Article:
* How untenable the ground on which the Puritans defended their views of the sanctification of the Sabbath, will be perceived by the following extract from T'HORNDIKE's Epilogue : “ There is an opinion too well known amongst us, that the First day of the week is kept by Christians in virtue of the Fourth Commandment, which obliged the Jews to keep the Seventh
day of the week. Which opinion if it be true, they have some ground for confining the service of God to it. But it cannot be maintained without two assumptions : The FIRST, That the Seventh day in the Fourth Commandment signifies, not the Seventh day of the week on which God rested from creating any more, but one of the seven days.'—The SECOND, “That the resurrection of Christ upon the first day of the week, is a reason that necessarily determines all christians to do that which they are bound to do on one day of the seven-upon the First and none else. Neither of which is true, though the latter have far the more appearance of truth in it. For it is manifest, that the will of God may be, having obliged the Jews to keep one day in seven, to oblige Christians to keep one in six or less, unless it be otherwise determined by some commandment of God's. Now it appeareth, that The First day of the week was kept in the times of the Apostles, our Saviour having appeared unto them after his resurrection upon that day.But, of any precept to make this a law to all christians, nothing appears in the scriptures of the New Testament. Again, it may be said, that the Gospel requireth more ..plentifulfruits of obedience than the Law; and therefore if the Law required one day of seven for the service of God, that the Gospel requires more.' Nor will it concern me here to prove, that this opivion is true: It is more than enough that I can say, that, before this novelty came into England, it cannot appear that any christian thought otherwise. For I argue no more in this place, but that the rising of our Lord upon the First day of the week doth not necessarily determine the Church to keep one day of the seven, as the command of God doth. For, had God commanded one day of seven to be kept under the Gospel as under the Law, there had been no room for further consideration. But so long as there is only a reason on the one side, i that the Resurrection to Christians is as the Creation to Jews,'-and a reason on the other side, that it becomes Christians in this, as in all, to do "more than Jews,'-I cannot deny that there is a sufficient reason, for him that hath power of determining that which God hath not determined, to appoint the First day of the week. But I utterly deny, that there is any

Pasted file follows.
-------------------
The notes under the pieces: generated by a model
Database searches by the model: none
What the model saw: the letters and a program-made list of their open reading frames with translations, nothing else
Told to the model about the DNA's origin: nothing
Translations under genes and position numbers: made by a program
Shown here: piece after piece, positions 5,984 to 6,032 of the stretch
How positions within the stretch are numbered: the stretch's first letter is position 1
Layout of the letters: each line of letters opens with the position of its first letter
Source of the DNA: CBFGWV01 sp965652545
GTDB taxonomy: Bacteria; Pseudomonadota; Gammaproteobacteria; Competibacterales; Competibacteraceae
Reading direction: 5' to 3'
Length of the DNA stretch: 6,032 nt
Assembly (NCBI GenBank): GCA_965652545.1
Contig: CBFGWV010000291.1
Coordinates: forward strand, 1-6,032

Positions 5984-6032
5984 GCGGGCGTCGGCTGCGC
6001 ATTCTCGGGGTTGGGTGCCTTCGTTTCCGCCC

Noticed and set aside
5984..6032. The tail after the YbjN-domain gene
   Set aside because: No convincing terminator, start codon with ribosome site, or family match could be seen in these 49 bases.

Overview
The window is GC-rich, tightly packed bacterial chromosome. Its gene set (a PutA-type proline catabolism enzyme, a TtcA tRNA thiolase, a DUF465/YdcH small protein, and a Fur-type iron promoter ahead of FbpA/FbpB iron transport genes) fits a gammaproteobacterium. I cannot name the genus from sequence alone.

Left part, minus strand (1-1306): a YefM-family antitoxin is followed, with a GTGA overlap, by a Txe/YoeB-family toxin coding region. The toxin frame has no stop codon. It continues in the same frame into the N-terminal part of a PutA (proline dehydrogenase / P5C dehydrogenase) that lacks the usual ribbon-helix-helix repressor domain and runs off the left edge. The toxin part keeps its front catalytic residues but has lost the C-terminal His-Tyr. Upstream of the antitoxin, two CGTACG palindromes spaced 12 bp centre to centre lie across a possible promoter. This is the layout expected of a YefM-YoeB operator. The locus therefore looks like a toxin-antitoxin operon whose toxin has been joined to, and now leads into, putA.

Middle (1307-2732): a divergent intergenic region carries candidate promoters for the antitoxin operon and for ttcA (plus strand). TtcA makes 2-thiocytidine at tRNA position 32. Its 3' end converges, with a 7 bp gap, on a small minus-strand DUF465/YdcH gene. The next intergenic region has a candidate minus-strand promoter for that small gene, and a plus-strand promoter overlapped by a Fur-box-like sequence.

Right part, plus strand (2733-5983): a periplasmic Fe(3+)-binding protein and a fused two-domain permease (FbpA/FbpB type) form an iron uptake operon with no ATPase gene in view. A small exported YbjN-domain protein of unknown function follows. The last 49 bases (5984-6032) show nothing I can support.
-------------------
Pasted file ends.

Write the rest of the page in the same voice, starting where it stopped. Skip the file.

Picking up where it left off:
law of God,
before the act of this power, to determine it. And the reason is plain : For, in matters of this nature, there may be sufficient reason for several determinations, because it is not the substance but the circumstance of that which is by nature necessarily good and God's service. Agaiu, supposing that Christians are bound to keep one day of seven for God's service, may I not ask, Why the pussion of Christ should not determine them to keep the Sixth, as well as the Resurrection the First day of the week ? especially in the sense of them who think they have reason to feast on Good Friday, and to celebrate their Fasts on the Lord's day! For, if the Resurrection of Christ be no reason to make the day thereof festival, nor bis Passion [a reason] why we should rather fast on the day of it, certainly, where both cannot be kept, the one concerns us as much as the other does; and therefore there is as much reason to keep this as that.” THORNDIKE's Épilogue.